After the war, the Commission began to increase its research output significantly. This included the establishment of three research stations beginning with Alice Holt Lodge in 1946; the expansion in research accompanied a significant increase in timber sales, exceeding £2 million per year during the 1950s. The Countryside Act 1968 required public bodies, including the Forestry Commission, to "have regard to the desirability of conserving the natural beauty and amenity of the countryside." This forced the Commission to focus on conservation and recreation as well as the production and sale of timber. The conservation effort was driven by Peter Garthwaite and Sylvia Crowe. Crowe helped the Commission landscape their forests to make them more appropriate for recreational use. Having begun to develop campsites within their forests during the early 1960s, the Commission set up a Forest Cabins Branch during the 1970s to expand the number of cabins available for the public to stay in during their holidays.

In 1970 the Commission opened its Northern research station in Roslin. The 1970s saw the publication of a Treasury report which stated "afforestation... and replanting fell far short of achieving the official 10% return on investment" with concerns over the long term

Craig Silverman

Craig Silverman is a Canadian journalist and the media editor of BuzzFeed, the former head of BuzzFeed's Canadian division. Known as an expert in "fake news", he founded the "Regret the Error" blog in 2004, covering fact-checking and media inaccuracy, authored a 2009 book of the same name, which won the Arthur Rowse Award for Press Criticism from the National Press Club. In 2011 he joined the Poynter Institute for Media Studies as an adjunct faculty member, he founded the hoax and rumor tracking website Emergent and co-authored a biography of Michael Calce, the hacker known as MafiaBoy. He received a 2013 Mirror Award for Digital Media. Born in Nova Scotia, Silverman is a graduate of Concordia University in Montreal and moved to Toronto to join BuzzFeed. Craig Silverman at BuzzFeed Emergent

Richard Jackson (Liberal politician)

Richard Stephens Jackson was a British solicitor and Liberal Party politician. Born in Newington in north Kent, Jackson was the son of John Jackson of Sittingbourne, a surveyor, his wife Harriet née Tress of Upchurch. Following education at Elm House School in Sittingbourne, he spent some time as a merchant seaman, before being admitted as a solicitor in 1872, he practised in that Sittingbourne and London. As of 1895, he was practising at Ingham Court, 167 Fenchurch Street, he entered politics when he was elected to represent Greenwich on the first London County Council in January 1889. He was a member of the majority Progressive Party on the council, allied to the parliamentary Liberal Party, he was re-elected in 1892. On the council he took a particular interest in progressing the construction of the Blackwall Tunnel, he lost his county council seat in 1895 to a member of the Conservative-backed Moderate Party due to the intervention of an Independent Labour Party candidate. Jackson contested the 1900 general election as the Liberal Party's candidate at Greenwich, standing against the sitting Conservative MP Lord Hugh Cecil.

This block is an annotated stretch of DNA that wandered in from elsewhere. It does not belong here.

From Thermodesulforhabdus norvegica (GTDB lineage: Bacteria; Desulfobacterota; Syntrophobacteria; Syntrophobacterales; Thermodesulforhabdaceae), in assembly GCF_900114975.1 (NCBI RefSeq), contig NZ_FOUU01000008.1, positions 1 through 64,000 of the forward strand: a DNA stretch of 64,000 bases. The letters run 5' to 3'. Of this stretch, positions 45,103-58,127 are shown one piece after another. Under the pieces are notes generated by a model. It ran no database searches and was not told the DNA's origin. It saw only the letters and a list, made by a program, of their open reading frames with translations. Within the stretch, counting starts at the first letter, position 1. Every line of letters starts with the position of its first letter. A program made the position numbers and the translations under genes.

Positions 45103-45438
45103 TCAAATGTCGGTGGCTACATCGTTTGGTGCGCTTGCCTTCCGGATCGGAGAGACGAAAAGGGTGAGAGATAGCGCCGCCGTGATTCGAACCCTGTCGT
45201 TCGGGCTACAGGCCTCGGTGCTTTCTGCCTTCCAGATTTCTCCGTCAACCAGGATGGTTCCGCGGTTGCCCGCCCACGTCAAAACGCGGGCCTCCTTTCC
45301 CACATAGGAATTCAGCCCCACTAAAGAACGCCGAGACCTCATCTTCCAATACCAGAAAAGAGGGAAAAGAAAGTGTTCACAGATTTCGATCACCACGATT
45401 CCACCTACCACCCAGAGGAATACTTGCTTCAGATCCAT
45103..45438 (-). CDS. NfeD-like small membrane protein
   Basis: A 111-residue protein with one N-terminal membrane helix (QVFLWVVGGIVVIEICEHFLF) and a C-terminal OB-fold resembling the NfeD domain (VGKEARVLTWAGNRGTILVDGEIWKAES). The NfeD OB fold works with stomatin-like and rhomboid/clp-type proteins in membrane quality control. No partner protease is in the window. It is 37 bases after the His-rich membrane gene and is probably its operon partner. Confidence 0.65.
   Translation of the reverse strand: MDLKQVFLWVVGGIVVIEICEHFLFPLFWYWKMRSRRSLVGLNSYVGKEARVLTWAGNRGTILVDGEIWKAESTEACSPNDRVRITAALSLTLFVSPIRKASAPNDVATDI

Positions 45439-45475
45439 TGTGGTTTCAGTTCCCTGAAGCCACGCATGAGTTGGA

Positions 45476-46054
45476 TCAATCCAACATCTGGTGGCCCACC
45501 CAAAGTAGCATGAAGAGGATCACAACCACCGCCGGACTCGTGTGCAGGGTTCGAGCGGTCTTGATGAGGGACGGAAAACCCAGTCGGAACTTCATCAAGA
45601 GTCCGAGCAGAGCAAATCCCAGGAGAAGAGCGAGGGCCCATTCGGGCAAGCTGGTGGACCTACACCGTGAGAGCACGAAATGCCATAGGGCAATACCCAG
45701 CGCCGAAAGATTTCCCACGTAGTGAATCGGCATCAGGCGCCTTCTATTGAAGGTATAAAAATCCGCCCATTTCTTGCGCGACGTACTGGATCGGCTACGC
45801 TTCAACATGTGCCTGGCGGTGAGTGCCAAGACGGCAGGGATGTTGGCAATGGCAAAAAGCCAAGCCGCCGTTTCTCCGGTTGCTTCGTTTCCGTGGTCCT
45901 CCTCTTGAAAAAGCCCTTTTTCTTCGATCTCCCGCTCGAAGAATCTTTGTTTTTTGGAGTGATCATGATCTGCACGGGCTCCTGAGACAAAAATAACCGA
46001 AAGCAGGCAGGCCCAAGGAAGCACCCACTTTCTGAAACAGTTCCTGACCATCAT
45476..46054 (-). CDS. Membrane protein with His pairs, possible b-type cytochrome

Jackson failed to be elected, with Cecil retaining the seat by a majority of nearly 2,000 votes. Jackson was Board of Works. In 1900 the vestry was abolished and the County of London was divided into twenty-eight metropolitan boroughs, with the first elections to the new borough councils held 1 November 1900. Jackson was elected to Greenwich Borough Council as a Progressive Party councillor, representing the South Ward, he was mayor of Greenwich in 1902–1903. At the general election of 1906 Jackson again stood at Greenwich in opposition to Lord Hugh Cecil; the Conservative vote was split between Cecil, who advocated free trade and Ion Hamilton Benn who stood as an advocate of Tariff Reform. Jackson won the seat for the Liberals with a majority over Benn 1,341 votes. Cecil finished a poor third. Jackson only served one term in parliament, was defeated by Benn at the next election in January 1910. Jackson resumed his legal practice, he retired to Blackheath, where he died in June 1938, aged 88. Following a funeral at St Alfege Church, Greenwich, he was buried in Shooters Hill Cemetery.

Jackson and his wife, née Bell, had nine children, one of whom died in infancy. Their sixth, William Henry Jackson, was an Anglican priest who served as a missionary in Burma, invented Burmese Braille. Not long after the birth of William, the family moved to Stobcross Lodge, at Crooms Hill, where they remained for around two decades. Mary Ann's death in late July or early August 1931 preceded that of William, in December that year. Leigh Rayment's Historical List of Mary Chesmer. An Ambassador in Bonds: The Story of William Henry Jackson, Priest, of the Mission to the Blind of Burma. Society for the Propagation of the Gospel in Foreign Parts. Hansard 1803–2005: contributions in Parliament by Richard Jackson